The movie certainly deserves praise, but not for its plot
Any day you can disguise outright plutocrat-porn as social justice is a good day. Mountain View-raised director Jon M. Chu's box office hit Crazy Rich Asians is an all-Asian version of a romance done so many times that the audience could dub in the dialogue if the soundtrack malfunctioned.
Raised poor by a widowed mom, NYU economy professor Rachel (Constance Wu) has a boyfriend Nick (Henry Golding); Nick wants to take it up a notch by bringing Rachel to Singapore for the wedding of his school friend Colin. Nick neglects to mention that his family is filthy rich—and that his domineering mother Eleanor (Michelle Yeoh) will put this foreign girl through the wringer.
Plates of cupcakes and sculpted male torsos fight for the camera's attention. There'll be an uptick in plane tickets to Singapore with all of the travelogue footage here. Photographer Vanja Cernju makes the city look unmissable, from the cloudscapes to toothsome street food. Naturally, no references to the canings and capital punishment, or statutorily illegal homosexuality, even though there are two gay characters, modeled nicely on the David Wayne and Eve Arden types in '50s rom coms.
Crazy Rich Asians has its gay side, not a bad thing—Colin (Chris Pang) saying that he sort of wants to marry Nick raises one's eyebrow, particularly since Nick is interesting but not chemical in the kissing scenes with Rachel. Golding is very handsome, and I expect he's great at Shakespeare, but the precise English accent may inevitably lead to villain roles.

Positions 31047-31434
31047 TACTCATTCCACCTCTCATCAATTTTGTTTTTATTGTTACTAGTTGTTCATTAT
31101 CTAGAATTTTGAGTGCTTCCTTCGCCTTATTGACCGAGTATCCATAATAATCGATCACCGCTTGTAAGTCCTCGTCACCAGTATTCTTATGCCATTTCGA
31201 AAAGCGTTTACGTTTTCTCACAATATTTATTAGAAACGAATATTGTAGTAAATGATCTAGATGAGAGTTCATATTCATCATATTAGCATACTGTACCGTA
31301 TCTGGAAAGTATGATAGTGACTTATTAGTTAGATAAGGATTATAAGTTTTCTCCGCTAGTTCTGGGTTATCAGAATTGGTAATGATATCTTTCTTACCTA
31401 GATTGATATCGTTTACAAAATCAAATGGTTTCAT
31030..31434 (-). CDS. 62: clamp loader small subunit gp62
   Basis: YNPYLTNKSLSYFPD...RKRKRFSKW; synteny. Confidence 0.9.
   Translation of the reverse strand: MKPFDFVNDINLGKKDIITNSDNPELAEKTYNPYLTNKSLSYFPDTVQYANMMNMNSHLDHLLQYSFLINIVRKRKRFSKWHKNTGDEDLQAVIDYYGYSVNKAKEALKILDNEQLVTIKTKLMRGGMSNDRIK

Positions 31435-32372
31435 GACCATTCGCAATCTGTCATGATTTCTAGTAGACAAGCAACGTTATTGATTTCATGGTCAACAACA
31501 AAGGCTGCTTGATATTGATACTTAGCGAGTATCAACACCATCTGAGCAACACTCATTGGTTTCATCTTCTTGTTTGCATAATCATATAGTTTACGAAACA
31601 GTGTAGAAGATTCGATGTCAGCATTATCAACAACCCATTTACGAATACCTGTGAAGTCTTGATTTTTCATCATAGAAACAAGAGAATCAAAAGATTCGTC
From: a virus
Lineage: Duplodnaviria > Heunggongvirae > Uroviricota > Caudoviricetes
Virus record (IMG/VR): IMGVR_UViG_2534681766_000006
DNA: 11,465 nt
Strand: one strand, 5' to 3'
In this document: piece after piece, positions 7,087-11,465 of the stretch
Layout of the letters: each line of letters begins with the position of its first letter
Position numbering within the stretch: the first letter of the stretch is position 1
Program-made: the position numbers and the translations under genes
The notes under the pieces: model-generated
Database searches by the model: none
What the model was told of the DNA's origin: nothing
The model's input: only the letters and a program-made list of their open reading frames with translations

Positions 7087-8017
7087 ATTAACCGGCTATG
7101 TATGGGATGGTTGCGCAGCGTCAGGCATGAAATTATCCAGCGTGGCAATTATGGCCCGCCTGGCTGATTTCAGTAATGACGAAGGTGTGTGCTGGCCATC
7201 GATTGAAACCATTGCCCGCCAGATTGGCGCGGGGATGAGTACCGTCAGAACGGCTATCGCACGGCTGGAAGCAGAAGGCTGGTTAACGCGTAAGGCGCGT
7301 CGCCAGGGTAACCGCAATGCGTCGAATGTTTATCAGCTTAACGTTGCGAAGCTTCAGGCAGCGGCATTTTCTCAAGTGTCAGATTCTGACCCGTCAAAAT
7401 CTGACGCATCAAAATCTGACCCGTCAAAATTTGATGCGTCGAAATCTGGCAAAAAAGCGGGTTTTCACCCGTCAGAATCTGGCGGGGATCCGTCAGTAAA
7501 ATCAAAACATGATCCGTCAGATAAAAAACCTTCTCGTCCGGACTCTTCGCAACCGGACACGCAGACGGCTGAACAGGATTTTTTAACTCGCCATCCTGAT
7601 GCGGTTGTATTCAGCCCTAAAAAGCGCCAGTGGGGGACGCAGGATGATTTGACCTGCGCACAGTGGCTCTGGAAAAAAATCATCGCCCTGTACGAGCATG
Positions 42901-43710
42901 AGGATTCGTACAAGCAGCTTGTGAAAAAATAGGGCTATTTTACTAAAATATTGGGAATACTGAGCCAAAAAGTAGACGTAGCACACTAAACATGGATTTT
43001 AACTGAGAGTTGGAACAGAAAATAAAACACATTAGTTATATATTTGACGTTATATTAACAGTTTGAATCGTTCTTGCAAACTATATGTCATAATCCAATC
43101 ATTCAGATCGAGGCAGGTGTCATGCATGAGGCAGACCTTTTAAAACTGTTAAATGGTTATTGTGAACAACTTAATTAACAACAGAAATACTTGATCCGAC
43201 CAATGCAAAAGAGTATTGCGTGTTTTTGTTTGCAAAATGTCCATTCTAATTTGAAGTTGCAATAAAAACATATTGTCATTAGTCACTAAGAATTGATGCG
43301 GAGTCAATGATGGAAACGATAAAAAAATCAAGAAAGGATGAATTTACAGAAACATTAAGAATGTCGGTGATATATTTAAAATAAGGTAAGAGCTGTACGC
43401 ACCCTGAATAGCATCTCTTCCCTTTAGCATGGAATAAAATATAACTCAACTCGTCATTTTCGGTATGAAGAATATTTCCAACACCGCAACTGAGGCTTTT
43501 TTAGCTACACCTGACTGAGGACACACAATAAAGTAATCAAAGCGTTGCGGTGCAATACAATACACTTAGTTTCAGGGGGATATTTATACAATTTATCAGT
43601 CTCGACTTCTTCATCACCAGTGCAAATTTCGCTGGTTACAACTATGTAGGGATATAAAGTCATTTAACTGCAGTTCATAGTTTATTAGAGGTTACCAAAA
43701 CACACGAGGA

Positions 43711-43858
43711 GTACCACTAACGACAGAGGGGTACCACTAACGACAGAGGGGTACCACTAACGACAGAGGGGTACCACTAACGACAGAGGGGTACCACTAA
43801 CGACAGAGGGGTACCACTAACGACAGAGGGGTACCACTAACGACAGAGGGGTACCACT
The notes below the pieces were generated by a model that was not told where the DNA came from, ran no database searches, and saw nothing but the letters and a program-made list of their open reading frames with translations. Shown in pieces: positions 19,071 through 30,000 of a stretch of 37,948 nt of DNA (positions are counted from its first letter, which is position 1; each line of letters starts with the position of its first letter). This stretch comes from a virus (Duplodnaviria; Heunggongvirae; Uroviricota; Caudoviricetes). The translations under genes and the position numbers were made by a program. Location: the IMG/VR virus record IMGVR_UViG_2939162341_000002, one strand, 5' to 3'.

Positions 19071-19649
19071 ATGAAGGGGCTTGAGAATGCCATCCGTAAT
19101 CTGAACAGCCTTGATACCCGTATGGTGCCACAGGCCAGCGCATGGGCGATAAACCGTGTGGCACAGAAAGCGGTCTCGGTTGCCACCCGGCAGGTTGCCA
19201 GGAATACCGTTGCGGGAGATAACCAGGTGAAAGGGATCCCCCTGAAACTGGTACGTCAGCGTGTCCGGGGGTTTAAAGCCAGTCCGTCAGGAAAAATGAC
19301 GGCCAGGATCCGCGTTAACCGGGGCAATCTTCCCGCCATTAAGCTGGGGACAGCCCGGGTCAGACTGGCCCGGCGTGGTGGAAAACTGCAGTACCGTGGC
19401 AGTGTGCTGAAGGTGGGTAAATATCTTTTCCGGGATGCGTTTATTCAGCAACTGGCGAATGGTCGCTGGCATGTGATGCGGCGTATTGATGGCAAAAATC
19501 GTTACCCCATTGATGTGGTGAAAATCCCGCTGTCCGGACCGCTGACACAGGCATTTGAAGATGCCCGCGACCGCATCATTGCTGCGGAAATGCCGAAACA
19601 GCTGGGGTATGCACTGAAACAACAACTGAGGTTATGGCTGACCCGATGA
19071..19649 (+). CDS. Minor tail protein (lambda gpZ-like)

Yeoh's cold formality has feeling to it, and she's a credit to the old Hollywood movie models for her character; she acts more like Joan Crawford than Joan Crawford did. The characters get flatter the farther away they are from the center of the film, but two are standouts. The petite, raspy-voiced New York rapper Awkwafina runs away with this movie as Goh Peik, a school friend who provides Rachel with good advice and a borrowed dress. The affluent Goh family family provides the promised crazy part of this comedy, with Mar-a-Lago-worthy gilded tackiness, Elvis coiffures and Versace worn at breakfast. (Happily, the great Ken Jeong plays the father.)
Another asset: the purple-clad and effete Ollie (Nico Santos of Superstore), who is a poor relation—"the rainbow sheep of the family." He's allowed around the wealthy Youngs because of his shrewd taste. Ollie's guarded judgement of a dress as "it's...not...that...bad" sort of sums this movie up.Facebook Tweet Linkedin Pinterest Google + Interested in becoming a MovieTimes Contributor?